Pete Crow-Armstrong and Owen Caissie – Picture by Todd Johnson

Over the next 36 hours, free agency is going to begin. Over the past five years or so, the hot stove season has been pretty cold in the month of November as teams usually wait for the game’s biggest stars to sign. Last year, we saw a little thawing as teams went after mid range players in the early part of free agency. This year, the Cubs are going to have some decisions to make about who they can actually sign. In a perfect world, The Cubs could go out and sign a few free agents and fill most of the needs of the major league team and get to keep all the top prospects in the system until they are needed for a deadline deal next summer. 

Unfortunately, free agency is really all about the player making a decision that’s best for them and their family. We all would love to see the Cubs go out and get Abreu, Senga, and Turner and totally revamp the ball club. Then they could go out and use some prospect capital to trade for a couple players.

That leads to today’s big question:

What exactly do the Cubs have for prospect capital?

It’s an easy question to answer and it is a tough question to answer.

The easy part is the Cubs have a lot of young outfielders who are filtering up through the system. Double-A is going to be stacked next year at Tennessee with two 20-year-olds and a 21-year-old on opening day. Iowa should have Brennen Davis and Alexander Canario (at some point) on the roster and hopefully Yonathan Perlaza returns as a minor league free agent. 

The small problem is Canario‘s not going to be ready for opening day but there is hope that Brennen Davis will be. And with that being said, that leaves Pete Crow-Armstrong as the most valuable asset the Cubs have this winter. But would the Cubs be crazy to trade PCA when he’s eight months to a year from being ready? Yes, they would be extremely nuts to part with PCA at this point when he is this close to Chicago.

The Cubs have plenty of outfielders coming up behind PCA as well but will most teams instead want guys who are close to major league ready or players lower in the system? Then again, it just depends on the team that they’re trading with. You cannot trade Kevin Alcantara because he has superstar written all over him. Owen Caissie looks to be someone who could be in right field every day as he is only going to get better as he continues to get stronger over the next couple of years.

As I put together my top Cubs prospect list for next week, it’s just astounding how many outfielders the Cubs have close to ready to break out in a big way.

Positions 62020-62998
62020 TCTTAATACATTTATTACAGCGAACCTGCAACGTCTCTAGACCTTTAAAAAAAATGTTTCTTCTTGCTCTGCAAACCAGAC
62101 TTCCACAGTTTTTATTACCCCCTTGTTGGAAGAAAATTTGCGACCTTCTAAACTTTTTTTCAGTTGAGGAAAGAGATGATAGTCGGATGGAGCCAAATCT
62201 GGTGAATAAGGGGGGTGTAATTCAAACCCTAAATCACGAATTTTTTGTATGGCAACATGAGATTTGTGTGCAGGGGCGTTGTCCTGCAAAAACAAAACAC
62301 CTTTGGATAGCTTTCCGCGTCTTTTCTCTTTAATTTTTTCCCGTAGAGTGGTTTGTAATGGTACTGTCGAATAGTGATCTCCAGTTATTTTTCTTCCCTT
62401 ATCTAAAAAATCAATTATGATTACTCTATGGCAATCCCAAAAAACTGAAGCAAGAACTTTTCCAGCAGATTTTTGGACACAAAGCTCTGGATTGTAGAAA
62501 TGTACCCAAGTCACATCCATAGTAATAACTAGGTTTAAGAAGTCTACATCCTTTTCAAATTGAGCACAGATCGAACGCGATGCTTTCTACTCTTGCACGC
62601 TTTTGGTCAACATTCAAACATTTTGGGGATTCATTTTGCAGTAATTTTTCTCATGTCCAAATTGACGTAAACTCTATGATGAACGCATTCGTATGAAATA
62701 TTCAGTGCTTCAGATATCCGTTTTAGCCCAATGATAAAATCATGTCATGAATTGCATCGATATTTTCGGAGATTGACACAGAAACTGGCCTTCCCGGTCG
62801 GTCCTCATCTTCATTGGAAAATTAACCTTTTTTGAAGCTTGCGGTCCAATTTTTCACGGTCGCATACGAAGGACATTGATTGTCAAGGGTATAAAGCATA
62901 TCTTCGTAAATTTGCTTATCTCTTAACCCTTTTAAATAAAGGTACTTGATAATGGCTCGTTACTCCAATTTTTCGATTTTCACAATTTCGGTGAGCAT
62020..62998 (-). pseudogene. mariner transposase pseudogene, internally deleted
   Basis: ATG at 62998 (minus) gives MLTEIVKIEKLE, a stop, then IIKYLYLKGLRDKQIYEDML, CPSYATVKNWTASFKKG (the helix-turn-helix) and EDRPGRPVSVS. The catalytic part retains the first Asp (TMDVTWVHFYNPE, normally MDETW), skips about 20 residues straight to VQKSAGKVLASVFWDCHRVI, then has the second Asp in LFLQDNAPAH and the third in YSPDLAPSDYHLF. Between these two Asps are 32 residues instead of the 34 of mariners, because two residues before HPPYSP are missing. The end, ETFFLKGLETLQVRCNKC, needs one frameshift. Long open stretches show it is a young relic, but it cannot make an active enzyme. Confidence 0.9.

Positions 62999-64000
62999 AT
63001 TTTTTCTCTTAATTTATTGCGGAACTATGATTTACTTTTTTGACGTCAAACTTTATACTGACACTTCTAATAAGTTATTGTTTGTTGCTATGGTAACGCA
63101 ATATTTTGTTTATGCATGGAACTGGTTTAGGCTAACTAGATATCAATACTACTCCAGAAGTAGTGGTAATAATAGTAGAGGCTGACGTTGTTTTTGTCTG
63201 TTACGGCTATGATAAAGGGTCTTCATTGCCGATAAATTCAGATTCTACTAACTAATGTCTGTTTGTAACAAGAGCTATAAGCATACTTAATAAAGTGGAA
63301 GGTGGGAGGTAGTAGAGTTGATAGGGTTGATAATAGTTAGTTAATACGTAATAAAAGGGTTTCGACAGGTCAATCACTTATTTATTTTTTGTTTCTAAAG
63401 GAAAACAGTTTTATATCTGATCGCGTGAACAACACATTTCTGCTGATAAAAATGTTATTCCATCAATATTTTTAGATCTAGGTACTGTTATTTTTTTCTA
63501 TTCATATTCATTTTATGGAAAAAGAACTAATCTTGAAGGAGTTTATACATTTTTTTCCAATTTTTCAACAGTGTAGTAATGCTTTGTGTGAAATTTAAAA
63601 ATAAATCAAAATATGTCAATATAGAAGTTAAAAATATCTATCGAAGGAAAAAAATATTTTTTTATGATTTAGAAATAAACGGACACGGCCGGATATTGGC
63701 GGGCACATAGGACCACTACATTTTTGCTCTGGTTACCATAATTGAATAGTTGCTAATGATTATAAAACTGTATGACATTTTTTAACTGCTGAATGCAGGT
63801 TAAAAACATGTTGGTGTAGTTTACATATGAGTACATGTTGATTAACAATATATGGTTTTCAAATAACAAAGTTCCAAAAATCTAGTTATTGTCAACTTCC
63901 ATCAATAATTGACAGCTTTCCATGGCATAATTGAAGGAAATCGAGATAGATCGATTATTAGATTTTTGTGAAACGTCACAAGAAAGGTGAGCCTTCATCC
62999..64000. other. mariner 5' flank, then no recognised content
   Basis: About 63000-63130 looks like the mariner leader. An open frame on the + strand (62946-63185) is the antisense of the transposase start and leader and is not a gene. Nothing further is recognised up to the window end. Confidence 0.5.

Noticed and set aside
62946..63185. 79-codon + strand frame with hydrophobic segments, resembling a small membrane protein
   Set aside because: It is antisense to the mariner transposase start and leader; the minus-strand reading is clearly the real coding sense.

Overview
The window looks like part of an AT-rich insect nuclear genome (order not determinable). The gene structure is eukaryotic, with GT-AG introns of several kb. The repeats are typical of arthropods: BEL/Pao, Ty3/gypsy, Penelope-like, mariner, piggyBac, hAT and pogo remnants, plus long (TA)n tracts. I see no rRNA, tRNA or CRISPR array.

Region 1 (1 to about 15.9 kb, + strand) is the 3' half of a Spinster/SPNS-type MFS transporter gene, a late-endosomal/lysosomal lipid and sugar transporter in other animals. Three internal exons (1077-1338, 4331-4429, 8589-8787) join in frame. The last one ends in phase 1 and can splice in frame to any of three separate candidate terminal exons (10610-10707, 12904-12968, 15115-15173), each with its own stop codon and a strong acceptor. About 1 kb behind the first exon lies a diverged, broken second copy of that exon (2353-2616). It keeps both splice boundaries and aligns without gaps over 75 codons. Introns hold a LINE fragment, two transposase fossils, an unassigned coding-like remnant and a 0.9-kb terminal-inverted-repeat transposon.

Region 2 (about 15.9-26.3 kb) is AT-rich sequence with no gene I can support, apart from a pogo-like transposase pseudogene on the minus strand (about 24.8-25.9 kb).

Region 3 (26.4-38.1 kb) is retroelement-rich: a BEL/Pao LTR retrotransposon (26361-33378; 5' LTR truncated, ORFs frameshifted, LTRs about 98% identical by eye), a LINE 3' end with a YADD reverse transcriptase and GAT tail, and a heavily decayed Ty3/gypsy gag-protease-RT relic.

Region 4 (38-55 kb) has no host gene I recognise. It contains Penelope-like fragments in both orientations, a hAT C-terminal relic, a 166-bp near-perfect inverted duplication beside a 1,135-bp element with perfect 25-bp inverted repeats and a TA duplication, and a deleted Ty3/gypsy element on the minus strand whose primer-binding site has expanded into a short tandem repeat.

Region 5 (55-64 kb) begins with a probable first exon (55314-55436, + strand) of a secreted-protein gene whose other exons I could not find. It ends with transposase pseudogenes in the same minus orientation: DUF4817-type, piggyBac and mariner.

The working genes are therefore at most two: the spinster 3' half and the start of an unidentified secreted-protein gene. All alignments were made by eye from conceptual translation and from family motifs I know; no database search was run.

Then again, the team the Cubs trade with may not want outfielders. They may want Matt Mervis – we just don’t know.

The next biggest strength in the Cubs’ system would probably be relievers and nobody’s going to make a deal for relievers. But would other teams trade or want starting pitchers? The Cubs do have a lot of prospect capital in terms of starting pitching depth.

Hayden Wesneski and Ben Brown were just acquired so you can probably cross them off them off any other team’s want list. Caleb Kilian is sort of a tweener right now between Iowa and MLB while Jordan Wicks and DJ Herz will begin 2023 together at Tennessee.

Where the Cubs have the most depth in terms of pitching would be South Bend‘s past and future rotations. Guys like Daniel Palencia, Porter Hodge, Luis Devers, Luke Little, Kohl Franklin, and even Tyler Schlaffer fit that bill. They also have guys would could easily take their place at South Bend in Cade Horton, Connor Noland, and Brandon Birdsell along with younger guys like Drew Gray, Jackson Ferris, and Nazier Mule. The Cubs just have a ton of arms that other teams could covet. However, the big picture is that there has been little starting pitching domination at Tennessee yet except for Walker Powell and Riley Thompson in some respects. It is going to take time for the Cubs’ starting pitchers to get MLB ready.

But viewpoints on prospects differ from organization to organization. Some teams could prefer Canario or PCA over Caissie or Brennen Davis. Some teams might prefer Palencia or Hodge over Wicks and Herz. I can tell you that the two Gregs and I have different takes on many prospects. And we’re not professionals. Just imagine how those conversations go between the Cubs and the other clubs.

What really matters, though, is how other teams evaluate the Cubs’ system and what they think their own system needs. They have their “rankings” of what capital in the Cubs’ organization they think would be a big enough haul for their player.

The bottom line is this the Cubs have plenty of prospect capital in terms of outfielders and starting pitching but it’s just not ready yet. If teams are willing to wait on a couple of players, then the Cubs have a boatload of those guys. That is their biggest strength. Only a few guys that were in Tennessee last year are going to be MLB ready at some point this year. In another year, the Cubs will have a lot of players flooding that demographic. In other words, the capital is good but it is going to be great in a year with more development!